When you're writing a resume, you're often thinking about what you want to get out of it when you should really be thinking about the reader's experience. Sean Weinberg, co-founder of of resume-grading web app RezScore, suggests that if you write your resume for someone who wants to read it, you'll end up with a much better end product.
The main trick to getting over your resume writing hate is to forget about your personal needs, and write a reader focused resume. By thinking about what the reader needs to see versus what you need to say, you're taking the pressure off yourself. You're not selling yourself on the resume; you're selling a productized candidate. Externalising yourself and your experience makes it exponentially easier to write a resume. You're not losing a bit of yourself by deleting that experience; you are only refining the sales pitch. [Y]our resume writing is not going to be successful until you can take your self-worth out of the mix.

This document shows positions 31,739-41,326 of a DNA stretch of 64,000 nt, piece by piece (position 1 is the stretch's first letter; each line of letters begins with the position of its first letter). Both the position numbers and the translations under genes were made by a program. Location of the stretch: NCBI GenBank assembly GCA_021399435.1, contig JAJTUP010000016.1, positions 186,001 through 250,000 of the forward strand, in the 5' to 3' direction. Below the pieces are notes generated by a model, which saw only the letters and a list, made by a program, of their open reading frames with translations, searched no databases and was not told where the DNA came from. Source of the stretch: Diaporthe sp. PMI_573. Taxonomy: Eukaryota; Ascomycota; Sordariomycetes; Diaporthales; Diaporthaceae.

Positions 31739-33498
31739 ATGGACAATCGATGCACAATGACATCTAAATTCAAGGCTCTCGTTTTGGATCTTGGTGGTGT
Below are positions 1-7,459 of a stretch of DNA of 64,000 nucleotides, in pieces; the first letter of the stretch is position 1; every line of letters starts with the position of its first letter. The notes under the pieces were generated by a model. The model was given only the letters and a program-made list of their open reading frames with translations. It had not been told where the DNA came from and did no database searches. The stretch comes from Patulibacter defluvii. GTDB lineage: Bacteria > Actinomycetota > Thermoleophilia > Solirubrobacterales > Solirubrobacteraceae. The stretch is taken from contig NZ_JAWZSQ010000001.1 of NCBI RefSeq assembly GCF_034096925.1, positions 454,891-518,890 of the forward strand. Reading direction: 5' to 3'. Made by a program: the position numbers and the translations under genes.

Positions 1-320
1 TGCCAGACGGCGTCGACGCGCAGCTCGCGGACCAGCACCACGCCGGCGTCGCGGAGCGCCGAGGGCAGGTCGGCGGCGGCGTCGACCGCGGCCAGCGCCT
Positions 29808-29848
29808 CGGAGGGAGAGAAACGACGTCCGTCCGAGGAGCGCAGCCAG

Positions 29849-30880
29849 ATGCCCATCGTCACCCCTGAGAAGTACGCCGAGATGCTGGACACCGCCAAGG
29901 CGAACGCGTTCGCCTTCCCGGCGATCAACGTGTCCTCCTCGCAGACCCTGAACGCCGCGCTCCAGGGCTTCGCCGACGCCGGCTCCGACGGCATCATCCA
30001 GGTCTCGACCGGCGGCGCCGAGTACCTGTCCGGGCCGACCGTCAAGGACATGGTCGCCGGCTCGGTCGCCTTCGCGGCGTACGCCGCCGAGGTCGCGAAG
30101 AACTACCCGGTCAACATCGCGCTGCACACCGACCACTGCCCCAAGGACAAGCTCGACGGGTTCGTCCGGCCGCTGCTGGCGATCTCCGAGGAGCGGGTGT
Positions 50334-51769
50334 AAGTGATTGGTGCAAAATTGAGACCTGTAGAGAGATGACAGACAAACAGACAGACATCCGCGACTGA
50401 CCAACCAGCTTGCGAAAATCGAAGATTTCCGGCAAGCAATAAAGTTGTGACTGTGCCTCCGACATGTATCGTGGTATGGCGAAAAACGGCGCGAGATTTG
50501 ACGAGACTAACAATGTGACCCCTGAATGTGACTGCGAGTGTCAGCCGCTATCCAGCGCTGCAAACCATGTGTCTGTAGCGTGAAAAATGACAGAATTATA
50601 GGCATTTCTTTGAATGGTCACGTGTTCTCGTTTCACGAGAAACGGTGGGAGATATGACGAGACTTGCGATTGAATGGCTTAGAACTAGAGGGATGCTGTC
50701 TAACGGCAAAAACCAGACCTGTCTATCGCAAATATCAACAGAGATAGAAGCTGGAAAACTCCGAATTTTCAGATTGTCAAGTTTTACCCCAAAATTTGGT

Like Sean says, think of it like a sales pitch and not a history of your work life. You want to provide the most important things, not everything. After all, recruiters are only looking at your resumes for an average of six seconds.
Getting Over Resume Hate [Simply Hired]
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